Person’s Committee. There is no way of knowing when this happened or
who was consulted about the forced destruction of our heritage because
BYM’s committees do not make their minutes generally available.
However an explanation can be found at this
thread on u19s qboard
(search for `co-clerks’). An anonymous reply explains the fault in
their logic:

Unfortunately what you have done is to drive it underground, to make
it more popular than ever. Meaning it now happens without proper
supervision, it has become something cooler.

The first rule of Ratchet Screwdriver is: don’t talk about
Ratchet Screwdriver.

The Game

First, remove all footwear, jewelry, watches, and especially
glasses. I’ve never known a pair of glasses to come out of Ratchet
Screwdriver intact.

Ratchet Screwdriver requires an odd number of people to play,
usually numbering at least 11. One person sits on their own while the others
pair up and sit in a circle one member of the pair behind the other.
Those sitting behind their partner may not touch the person infront,
but can otherwise sit as closely as possible.

ratchet-screwdriver

One player sits on their own, the others sit in pairs one behind the
other

The odd one out calls the names of two people sitting in the front,
and those two people must compete to be the first to kiss the odd one
out. The partners of the two that were called have to hold them
back.

The one who kisses the caller first is the winner and now sits
behind the person they managed to reach, the partner they left behind
becomes the new odd one out. The other pair swap places to let the
person at the back have a chance at the front.

Oh the questions

But where did this game come from? Why is it thus called Will CYPC
see the error of their ways? If you have the answers to any of these,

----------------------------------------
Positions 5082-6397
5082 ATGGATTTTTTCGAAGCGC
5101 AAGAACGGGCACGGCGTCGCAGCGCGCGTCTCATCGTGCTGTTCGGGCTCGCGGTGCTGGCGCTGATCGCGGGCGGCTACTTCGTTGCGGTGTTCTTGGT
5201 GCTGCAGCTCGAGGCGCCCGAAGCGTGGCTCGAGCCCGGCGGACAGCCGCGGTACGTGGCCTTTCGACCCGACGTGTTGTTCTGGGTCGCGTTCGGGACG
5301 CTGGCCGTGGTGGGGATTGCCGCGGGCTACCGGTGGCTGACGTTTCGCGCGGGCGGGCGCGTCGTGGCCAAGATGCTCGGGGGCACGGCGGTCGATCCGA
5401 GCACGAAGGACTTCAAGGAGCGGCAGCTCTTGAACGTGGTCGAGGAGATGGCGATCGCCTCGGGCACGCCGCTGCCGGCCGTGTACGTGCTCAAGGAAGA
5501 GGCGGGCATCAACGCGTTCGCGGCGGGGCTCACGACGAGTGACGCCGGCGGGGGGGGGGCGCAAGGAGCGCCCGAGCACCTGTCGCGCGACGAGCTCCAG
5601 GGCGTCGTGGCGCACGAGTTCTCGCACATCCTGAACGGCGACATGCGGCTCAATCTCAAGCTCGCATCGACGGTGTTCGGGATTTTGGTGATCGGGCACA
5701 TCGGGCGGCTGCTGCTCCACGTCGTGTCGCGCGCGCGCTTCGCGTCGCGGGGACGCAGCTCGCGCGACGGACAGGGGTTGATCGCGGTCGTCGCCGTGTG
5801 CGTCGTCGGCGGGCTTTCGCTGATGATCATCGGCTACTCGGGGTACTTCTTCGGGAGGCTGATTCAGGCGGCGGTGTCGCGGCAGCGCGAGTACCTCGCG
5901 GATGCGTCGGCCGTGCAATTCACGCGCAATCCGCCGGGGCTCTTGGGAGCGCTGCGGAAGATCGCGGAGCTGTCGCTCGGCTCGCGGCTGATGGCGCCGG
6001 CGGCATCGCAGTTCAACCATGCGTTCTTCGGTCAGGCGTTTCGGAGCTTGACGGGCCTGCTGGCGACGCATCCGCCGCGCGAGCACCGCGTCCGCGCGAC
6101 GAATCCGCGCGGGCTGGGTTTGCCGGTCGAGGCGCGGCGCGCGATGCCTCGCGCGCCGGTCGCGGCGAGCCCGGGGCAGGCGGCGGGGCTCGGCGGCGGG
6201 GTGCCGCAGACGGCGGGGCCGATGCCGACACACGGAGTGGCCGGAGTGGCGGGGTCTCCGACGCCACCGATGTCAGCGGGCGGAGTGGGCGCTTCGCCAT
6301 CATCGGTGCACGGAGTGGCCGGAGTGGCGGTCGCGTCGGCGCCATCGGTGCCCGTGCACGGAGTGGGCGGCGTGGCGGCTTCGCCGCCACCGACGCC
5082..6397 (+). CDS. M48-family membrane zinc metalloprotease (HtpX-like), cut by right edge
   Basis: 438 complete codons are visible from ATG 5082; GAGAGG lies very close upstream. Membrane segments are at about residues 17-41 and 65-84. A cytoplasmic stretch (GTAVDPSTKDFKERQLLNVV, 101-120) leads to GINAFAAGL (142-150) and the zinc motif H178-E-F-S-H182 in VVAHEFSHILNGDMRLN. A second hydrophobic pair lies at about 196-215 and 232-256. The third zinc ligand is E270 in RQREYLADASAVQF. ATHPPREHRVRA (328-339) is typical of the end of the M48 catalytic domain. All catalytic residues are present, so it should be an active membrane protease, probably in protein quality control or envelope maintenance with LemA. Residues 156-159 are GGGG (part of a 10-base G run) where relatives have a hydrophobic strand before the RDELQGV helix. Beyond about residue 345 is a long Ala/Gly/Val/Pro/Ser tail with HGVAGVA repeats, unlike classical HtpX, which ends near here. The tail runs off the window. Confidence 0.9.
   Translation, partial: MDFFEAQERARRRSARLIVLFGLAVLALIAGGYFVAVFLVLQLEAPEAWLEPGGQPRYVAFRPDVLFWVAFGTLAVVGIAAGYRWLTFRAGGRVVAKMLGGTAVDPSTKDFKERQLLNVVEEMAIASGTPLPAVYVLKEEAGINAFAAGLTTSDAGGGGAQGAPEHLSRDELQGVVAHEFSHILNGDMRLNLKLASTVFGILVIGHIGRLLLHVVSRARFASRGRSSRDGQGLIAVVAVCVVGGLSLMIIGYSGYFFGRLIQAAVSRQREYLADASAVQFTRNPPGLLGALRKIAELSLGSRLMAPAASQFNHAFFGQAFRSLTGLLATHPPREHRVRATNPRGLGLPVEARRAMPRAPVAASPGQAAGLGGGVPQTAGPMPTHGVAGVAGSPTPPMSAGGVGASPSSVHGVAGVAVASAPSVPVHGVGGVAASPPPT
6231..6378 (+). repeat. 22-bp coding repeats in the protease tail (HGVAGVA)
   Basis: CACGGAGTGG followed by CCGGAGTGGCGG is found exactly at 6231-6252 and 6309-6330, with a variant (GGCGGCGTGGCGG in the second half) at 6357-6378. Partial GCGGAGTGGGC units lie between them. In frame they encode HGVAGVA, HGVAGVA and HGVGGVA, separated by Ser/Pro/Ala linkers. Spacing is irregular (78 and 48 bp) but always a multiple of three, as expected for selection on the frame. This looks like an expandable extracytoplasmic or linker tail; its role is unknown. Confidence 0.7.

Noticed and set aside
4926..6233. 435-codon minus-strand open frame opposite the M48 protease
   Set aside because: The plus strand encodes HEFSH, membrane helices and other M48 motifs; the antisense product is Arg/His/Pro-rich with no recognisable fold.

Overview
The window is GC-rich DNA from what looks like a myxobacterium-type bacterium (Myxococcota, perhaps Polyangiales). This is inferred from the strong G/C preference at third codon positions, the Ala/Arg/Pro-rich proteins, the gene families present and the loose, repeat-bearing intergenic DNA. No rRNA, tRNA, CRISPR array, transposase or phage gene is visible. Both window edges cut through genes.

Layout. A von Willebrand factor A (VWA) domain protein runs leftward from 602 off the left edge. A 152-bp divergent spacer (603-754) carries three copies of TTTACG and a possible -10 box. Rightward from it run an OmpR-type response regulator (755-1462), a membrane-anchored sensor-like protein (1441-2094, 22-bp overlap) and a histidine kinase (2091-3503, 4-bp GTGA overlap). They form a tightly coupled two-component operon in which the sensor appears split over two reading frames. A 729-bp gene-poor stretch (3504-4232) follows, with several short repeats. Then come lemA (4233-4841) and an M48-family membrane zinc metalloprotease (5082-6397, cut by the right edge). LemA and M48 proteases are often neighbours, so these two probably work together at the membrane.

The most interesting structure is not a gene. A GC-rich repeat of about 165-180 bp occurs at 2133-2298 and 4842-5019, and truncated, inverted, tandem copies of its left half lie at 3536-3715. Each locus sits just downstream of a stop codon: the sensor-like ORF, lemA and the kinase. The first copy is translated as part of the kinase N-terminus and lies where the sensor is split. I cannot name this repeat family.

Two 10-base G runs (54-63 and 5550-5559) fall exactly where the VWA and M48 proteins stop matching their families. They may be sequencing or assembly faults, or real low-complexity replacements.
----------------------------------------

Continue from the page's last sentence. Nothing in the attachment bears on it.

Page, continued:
any more interesting nuggets of information or tales of Ratchet
Screwdriver please do e-mail me.

And apparently some of them call it wink. That
page explains it quite well.

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2 Paddler Training for Canoe Polo in Barcelona

Recently I had the privilege of meeting Marc Van Der HS (or as I like to call him, Marco Polo, because everyone here is called either Marc or Jordi) in Barcelona. Despite this being a prosperous city on the sea front where people do a range of sports from bike polo to long boarding there’s only him doing canoe polo. So we do training a couple of times a week in Port Olympic. There’s a limited amount you can do with two people and no goals in what should be a game with two teams of five people but Marc has found a range of useful exercises to do. Here’s some of them for my own notes and anyone else who’s interested.

Warm up:

  • Paddle forwards over a length about 50m long
  • Paddle backwards over the length
  • Paddle forwards dipping the nose on each paddle stroke
  • Paddle touching your blade onto the sterm of your boat with each stroke
  • Paddle with a bow rudder on each stroke so you zig-zag
  • Slide the paddle so your hands are at the extreme left and right of the shaft and you are paddling with an extended shaft on each stroke

Ball thowing on the move, paddle side-by-side over a length of about 50m

  • Throw a ball to each other while paddling infront of the partner’s boat
  • Throw a ball to your partner’s body
  • Throw ball to the front of your partner’s boat so they can bat it forwards with their paddle blade
  • Before each throw do a fake throw forwards, for bonus points don’t look at your partner

Passing between two people

  • Pass with two hands facing each other
  • Pass with two hands throwing the ball up in the air, the thrower should keep eye contact on the person they are throwing to
  • Pass with 1 hand from right hand to right hand or left hand to left hand, the elbow should be kept high and the ball should be thrown above the head, use the middle and ring finger to throw, rotate the shoulder backwards
  • Same thing up in the air
  • Passing over a long distance
  • Passing sideways while boats are parallel to each other
  • Pass to your partner’s paddle blade on the left and right sides
  • Pass above your partner’s head to catch with paddle blade
  • Pass to the front of your partner’s boat to be caught with paddle blade

Series

  • Paddle forward gently, one person shouting “go” means you do two paddle strokes forward hard
  • Ten strong strokes followed by ten short strokes

Other Bits

  • timed races zig-zagging over a floating chain
  • piggy in the middle with one person in the middle and three others all of who’s boats must touch the centre boat
  • with helmets: two boats next to each other parallel, one person uses a strong reverse sweet and edge to slide the tail of their boat under their partner’s then paddle back some strokes
  • play defence/attack where one person tries to get the ball from another person
  • do short laps with a 180 degree turn at each end, on the turn move both hands to the end of the paddle blade so you have an extended paddle shaft, use a reverse sweet and edge away from the paddle side to raise the front of the boat